Italy

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The Economist

Data di pubblicazione: 09/02/1929

Italy

«The Economist», 9 febbraio 1929, pp. 16-17

 

 

 

FOREIGN TRADE. – Excluding precious metals and Reparations deliveries and adopting the corrected figures of the Central Institute of Statistics, the figures for 1928 and previous years were as follows, those for No­vember and December, 1928, being provisional:

 

 

 

 

(In Millions of Lire)

 

 

Imports *

Exports*

Excess of Imports over Exports **

1910-13

3,496

2,528

(a) 968

(b) 968

1920

18,105

8,742

9,363

3,049

1921

17,227

9,300

7,927

2,012

1922

15,765

10,698

5,067

1,240

1923

17,189

12,757

4,432

1,055

1924

19,381

16,529

2,852

643

1925

26,200

21,015

5,185

1,071

1926

25,879

21,175

4,704

939

1927

20,374

15,615

4,759

1,259

1928

21,990

14,493

7,497

2,042

 

* In paper lire, (a) Paper  lire, (b) Gold lire.

 

 

The increase in the imports was due partly to the bad agricultural yields in 1927, which caused abnormal imports of foodstuffs, and partly to the increase of raw material imports in comparison with 1927, when industry was shy of embarking on big imports owing to the revaluation process. The increase in raw material imports should, in due time, lead to increases in exports. Already in November and December, 1928, exports were higher than in the corresponding months of 1927. The excess of imports over exports was bigger than in the six preceding years and in the pre-war years. If, however, we calculate it not in present gold lire, but in gold pre-war lire, according to the indices of the Milan Economical Board, imports shrink to 4,354 millions lire, exports to 3,032, and the excess to 1,322, a proportion of imports not much higher than in 1910-13.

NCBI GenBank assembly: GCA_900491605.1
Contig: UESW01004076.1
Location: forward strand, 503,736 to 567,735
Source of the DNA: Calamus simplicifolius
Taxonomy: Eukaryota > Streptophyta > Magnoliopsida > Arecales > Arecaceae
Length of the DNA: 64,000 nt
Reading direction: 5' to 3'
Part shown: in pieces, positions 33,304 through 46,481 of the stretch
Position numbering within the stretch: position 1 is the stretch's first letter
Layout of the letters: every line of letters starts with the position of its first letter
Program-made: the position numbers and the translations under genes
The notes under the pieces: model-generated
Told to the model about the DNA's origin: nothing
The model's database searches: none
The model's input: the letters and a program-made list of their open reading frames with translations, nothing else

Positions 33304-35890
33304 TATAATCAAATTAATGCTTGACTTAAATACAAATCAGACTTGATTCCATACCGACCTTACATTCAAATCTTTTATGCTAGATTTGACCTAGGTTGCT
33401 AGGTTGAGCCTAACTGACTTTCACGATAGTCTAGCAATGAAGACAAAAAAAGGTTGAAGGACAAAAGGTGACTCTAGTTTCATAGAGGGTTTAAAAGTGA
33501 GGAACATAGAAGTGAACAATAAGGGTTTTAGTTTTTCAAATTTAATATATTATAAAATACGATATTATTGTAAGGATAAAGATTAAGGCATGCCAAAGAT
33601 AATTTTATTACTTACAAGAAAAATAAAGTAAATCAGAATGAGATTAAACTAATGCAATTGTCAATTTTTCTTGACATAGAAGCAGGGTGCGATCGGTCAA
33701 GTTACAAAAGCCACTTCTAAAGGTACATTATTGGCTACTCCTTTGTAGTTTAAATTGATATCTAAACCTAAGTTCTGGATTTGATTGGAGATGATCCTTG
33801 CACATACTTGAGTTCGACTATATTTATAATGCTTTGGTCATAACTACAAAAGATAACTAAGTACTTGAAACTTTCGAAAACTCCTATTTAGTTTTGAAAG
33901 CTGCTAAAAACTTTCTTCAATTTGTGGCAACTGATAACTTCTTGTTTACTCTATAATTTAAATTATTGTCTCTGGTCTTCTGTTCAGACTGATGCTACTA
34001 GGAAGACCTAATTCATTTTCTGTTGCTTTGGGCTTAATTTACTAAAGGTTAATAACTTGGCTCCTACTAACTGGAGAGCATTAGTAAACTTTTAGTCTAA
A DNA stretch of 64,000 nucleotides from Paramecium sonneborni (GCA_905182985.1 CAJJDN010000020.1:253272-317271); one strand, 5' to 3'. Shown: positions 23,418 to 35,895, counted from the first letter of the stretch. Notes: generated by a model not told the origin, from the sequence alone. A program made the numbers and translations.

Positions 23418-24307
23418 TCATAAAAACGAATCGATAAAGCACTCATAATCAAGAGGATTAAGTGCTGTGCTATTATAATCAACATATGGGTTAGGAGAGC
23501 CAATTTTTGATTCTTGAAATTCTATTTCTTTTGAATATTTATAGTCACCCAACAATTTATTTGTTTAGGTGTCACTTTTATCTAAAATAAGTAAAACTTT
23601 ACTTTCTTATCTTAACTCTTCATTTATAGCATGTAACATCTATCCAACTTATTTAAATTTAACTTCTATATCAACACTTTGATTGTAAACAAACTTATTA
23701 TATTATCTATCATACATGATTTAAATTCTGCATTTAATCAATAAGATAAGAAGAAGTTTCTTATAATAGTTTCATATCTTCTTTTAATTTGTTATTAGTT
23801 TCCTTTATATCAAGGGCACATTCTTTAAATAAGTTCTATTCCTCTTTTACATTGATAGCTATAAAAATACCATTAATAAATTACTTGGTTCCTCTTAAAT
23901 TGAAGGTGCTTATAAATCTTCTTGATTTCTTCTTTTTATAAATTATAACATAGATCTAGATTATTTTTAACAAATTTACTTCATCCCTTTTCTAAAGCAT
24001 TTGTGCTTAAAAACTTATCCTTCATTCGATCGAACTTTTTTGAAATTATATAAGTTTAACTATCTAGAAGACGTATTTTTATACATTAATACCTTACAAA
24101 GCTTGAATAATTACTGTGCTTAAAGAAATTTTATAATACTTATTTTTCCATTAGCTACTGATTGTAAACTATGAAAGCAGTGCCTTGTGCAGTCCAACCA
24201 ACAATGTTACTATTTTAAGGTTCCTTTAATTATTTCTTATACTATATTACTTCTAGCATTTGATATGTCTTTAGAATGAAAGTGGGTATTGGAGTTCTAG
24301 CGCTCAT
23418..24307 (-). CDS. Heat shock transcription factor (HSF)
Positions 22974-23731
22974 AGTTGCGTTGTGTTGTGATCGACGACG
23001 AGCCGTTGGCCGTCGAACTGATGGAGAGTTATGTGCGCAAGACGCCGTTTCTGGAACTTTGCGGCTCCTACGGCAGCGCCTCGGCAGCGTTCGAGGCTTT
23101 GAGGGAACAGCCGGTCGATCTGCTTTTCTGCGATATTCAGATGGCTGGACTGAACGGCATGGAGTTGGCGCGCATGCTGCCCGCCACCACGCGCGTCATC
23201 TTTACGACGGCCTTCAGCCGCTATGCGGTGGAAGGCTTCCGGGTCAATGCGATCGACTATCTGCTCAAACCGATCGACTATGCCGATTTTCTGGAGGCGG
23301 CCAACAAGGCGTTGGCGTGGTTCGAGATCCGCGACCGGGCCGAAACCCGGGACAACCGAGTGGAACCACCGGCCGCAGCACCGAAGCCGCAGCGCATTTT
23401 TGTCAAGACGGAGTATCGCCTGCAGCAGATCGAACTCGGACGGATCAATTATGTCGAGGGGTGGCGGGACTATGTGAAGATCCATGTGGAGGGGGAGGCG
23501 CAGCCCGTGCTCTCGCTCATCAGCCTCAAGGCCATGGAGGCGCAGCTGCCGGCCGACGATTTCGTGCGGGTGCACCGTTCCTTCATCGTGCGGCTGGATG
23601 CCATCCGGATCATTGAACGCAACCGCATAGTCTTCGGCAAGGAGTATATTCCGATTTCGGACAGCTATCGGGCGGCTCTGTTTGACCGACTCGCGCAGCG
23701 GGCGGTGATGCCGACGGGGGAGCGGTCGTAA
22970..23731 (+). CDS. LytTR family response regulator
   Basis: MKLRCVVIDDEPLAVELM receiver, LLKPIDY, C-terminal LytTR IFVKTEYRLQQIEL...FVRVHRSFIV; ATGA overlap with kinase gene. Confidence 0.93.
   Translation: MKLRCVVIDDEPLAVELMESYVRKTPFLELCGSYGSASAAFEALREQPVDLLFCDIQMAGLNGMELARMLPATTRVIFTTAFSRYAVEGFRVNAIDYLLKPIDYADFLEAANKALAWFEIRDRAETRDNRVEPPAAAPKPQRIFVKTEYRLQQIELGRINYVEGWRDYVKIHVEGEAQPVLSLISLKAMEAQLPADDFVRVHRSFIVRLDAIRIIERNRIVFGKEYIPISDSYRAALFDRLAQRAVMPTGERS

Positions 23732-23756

(In Thousands of Tons)

 

1909-13

(Average)

1923-29

(Average)

1927

1928

Wheat

4,989.8

5,727.7

5,329.1

6,221.5

Maize

2,548.6

2,592.6

2,219.6

1,650.7

Rice

475.0

627.6

696.1

631.5

Grapes

7,096.6

6,883.7

5,795.8

7,496.0

Cocoons

40.8

509.0

50.7

Potatoes

1,654.8

2,033.5

1,945.3

1,489.8

Hemp

83.5

92.5

83.0

85.7

 

 

Maize and potatoes felt the consequences of the terrible drought; grapes did well for the same reason; and better methods of cultivation brought good results for wheat, making it possible to surmount the difficulties of weather.

 

 

INDUSTRY. – Perhaps the best index of industrial activity is the production of electrical energy, which increased from 6,720.2 million kilowatts in the first 11 months of 1927 to 7,573.8 in the corresponding months of 1928. Imports of oil, benzine, and oil derivatives increased from 751.105 tons in the first 11 months of 1927 to 810,170 in the corresponding period of 1928; while coal decreased from 10,253,046 to 8,325,356 tons. But in 1927 stocks were being replenished after the British coal dispute. In the same period imports of jute increased from 46,688 to 50,484 tons; of raw cotton from 191.287 to 211,767; of natural wool from 32,434 to 40,599; of washed wool from 3,961 to 5,011 tons; of dried cocoons from 1,287 to 2,660 tons. Broken iron, steel, and pig-iron imports increased also from 651,526 to 801,906; copper from 53,821 to 69,575; lead from 14,424 to 24,575 tons; spelter from 8,821 to 9,304 tons; while aluminium fell from 2,918 to 668; and tin from 3,946 to 4,027 tons. Imports of nitrate of so­dium increased from 46,119 to 70,452; of sulphate of ammonium from 12,344 to 13,475; of potash from 22,426 to 46,939; and other chemical fertilisers from 142,846 to 144,067; while those of mineral phosphates fell from 816,810 to 560,092 tons, and calciocyanamide from 29,593 to 21,196.